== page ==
A Better Prescription for MedicareCommentary by John C Goodman
February 07, 2000
To listen to some politicians speak one might get the impression that the only way seniors can get prescription drug coverage is for Washington to add a large new benefit onto Medicare. This is simply not so.
America's seniors could have access to full prescription drug coverage without the government spending an additional dime on a costly new benefit. How? The government should get out of the way, and allow the elderly to combine Medicare funds with the money they currently spend on private insurance and pay premiums into a comprehensive private plan instead.
One of the main reasons so many seniors lack prescription drug coverage is that the design of Medicare violates almost all the principles of sound insurance. The program pays too many small bills the elderly could easily afford on their own, while leaving them exposed to thousands of dollars of potential out-of-pocket expenses. For example, about 360,000 Medicare beneficiaries spend more than $5,000 out-of-pocket every year on Medicare-covered services. No private insurer would be allowed to sell a plan with these gaping holes.
About three-fourths of Medicare beneficiaries have sought to fill some of the gaps left by Medicare by coverage through a former employer or by acquiring supplemental "Medigap" insurance. Some Medigap policies cover prescription medication, but most do not. Yet the combination of Medigap insurance and Medicare is very wasteful. Health economists estimate that seniors with both types of coverage spend about 30% more on health care than those with Medicare alone. And, those who are without drug coverage after purchasing a Medigap plan often turn to more expensive hospital and doctor therapies instead of drug therapies.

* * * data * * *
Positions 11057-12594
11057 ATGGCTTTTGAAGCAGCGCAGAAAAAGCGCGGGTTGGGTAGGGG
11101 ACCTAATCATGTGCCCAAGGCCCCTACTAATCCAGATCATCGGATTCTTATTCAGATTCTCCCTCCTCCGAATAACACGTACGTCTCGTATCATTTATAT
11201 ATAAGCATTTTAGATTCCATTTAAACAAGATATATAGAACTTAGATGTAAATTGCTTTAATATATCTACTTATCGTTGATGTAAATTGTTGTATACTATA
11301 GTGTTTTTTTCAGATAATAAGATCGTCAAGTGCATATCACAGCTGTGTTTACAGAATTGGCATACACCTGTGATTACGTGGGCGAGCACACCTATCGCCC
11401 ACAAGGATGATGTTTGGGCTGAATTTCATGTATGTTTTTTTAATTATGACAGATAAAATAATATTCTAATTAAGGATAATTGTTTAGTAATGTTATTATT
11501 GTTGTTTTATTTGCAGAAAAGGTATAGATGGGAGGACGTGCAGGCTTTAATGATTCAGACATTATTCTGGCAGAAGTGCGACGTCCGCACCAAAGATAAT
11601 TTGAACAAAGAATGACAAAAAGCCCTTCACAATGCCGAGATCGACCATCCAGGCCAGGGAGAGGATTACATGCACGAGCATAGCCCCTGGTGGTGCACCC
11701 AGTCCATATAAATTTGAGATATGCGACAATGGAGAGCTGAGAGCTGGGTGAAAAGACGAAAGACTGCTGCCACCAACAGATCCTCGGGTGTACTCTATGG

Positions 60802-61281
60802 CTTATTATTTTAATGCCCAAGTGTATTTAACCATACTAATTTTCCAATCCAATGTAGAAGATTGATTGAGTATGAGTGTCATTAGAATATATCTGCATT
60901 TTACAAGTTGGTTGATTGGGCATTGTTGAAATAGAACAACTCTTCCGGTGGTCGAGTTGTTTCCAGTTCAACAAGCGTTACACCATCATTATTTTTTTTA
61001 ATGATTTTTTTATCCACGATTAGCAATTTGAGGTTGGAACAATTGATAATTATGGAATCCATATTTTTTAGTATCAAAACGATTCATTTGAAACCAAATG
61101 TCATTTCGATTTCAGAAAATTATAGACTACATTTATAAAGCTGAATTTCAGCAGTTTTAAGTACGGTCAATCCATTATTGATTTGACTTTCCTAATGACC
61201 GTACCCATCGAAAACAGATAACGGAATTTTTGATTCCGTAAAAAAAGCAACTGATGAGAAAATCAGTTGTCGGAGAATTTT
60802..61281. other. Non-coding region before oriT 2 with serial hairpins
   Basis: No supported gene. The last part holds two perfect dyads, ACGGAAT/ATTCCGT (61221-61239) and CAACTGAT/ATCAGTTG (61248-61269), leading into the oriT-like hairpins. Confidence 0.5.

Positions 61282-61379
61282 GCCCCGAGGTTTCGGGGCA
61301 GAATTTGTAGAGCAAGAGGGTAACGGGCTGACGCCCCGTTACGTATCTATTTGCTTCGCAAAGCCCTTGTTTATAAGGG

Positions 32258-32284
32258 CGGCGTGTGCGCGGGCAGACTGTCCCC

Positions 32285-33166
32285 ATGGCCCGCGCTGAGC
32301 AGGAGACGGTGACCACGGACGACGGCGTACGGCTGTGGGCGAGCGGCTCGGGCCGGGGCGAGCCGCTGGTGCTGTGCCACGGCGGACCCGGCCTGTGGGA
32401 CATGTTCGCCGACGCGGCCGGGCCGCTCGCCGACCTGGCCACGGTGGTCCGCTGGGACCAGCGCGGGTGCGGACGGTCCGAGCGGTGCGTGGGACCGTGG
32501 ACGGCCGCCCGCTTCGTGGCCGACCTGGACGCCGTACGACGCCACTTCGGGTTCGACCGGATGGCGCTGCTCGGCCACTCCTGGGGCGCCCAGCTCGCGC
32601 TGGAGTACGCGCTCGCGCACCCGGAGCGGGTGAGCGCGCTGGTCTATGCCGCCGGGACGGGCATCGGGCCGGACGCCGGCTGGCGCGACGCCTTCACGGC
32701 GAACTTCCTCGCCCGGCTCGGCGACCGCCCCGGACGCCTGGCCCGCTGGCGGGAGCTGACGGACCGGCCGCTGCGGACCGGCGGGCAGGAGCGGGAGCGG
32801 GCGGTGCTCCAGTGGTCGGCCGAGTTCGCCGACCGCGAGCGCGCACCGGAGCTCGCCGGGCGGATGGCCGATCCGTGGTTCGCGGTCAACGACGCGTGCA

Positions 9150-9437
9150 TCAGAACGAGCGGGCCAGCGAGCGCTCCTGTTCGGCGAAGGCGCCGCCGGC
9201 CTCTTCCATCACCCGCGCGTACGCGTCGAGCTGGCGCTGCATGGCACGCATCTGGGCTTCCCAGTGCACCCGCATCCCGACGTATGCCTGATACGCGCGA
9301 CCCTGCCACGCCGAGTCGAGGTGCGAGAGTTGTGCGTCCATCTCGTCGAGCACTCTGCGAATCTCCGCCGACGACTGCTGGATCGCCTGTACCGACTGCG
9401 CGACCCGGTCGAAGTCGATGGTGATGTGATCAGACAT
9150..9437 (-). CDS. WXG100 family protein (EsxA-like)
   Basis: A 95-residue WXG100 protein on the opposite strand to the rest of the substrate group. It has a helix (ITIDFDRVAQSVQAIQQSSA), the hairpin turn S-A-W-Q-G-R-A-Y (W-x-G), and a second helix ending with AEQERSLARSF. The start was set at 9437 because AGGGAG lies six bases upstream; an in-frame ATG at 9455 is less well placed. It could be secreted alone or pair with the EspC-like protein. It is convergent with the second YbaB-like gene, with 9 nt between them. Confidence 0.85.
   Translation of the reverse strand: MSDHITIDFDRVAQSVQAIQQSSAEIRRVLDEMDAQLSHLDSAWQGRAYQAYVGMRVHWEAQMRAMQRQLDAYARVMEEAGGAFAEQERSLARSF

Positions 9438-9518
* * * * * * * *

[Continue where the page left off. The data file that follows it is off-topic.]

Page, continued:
The good news is, there is a better way. Instead of asking taxpayers to support a new expensive entitlement program, the private market should be freed to meet the needs of the elderly with money already existing in the system. According to a study prepared by a leading health care actuarial firm, Milliman & Robertson, Inc., Medicare will spend about $5,800 on each beneficiary this year. Add to that about $1,611 - the amount seniors are already paying for the most popular Medigap policy - and the combined sum should pay for any of a range of health insurance options.
With this amount, and approximately another $150 out-of-pocket, seniors could pay premiums for an HMO with comprehensive health coverage, including prescription drugs. The tradeoff is that seniors will have to make small copayments, say $10 for a doctor visit, etc., to discourage abuse, and a $50 copay for emergency room care, and typical limits on mental health benefits. In exchange, seniors will have traded away their unlimited exposure to potential out-of-pocket drug costs.
This option is already happening to a limited extent. Some 16% of seniors have shifted out of traditional Medicare and into an HMO, of which 95% provide a prescription drug benefit. However, a Medicare bureaucracy hostile to any challenge to its power has taken steps to halt and even reverse this trend. After the administration cut reimbursement rates to Medicare HMOs last year, many dropped the program, leaving 450,000 seniors, many of whom had drug coverage, scrambling to find another HMO or return to Medicare. Another 99 HMOs intend to leave this year, affecting 325,000 more seniors.
For those who don't like HMO type restrictions on choice, there is another option. Seniors should be able to use their Medicare and Medigap dollars to enroll in a fee-for-service plan with a high deductible and a Medical Savings Account - in many cases for a premium that is considerably less than what they currently pay for their Medigap policy. The out-of-pocket cost under these plans could average about $1,200 a year, depending on the degree of managed care - far less than the unlimited financial exposure most seniors now face.
In many cases, moving to a private plan would not only provide coverage for prescription drugs, but would also generate considerable financial savings; for example, the average senior who currently has Medigap insurance would save more than $1,000 a year in lower premiums and out-of-pocket costs.
These changes would solve the problem without imposing any new burden on taxpayers. We have all the money we need for prescription drug coverage; we just need to spend it more wisely.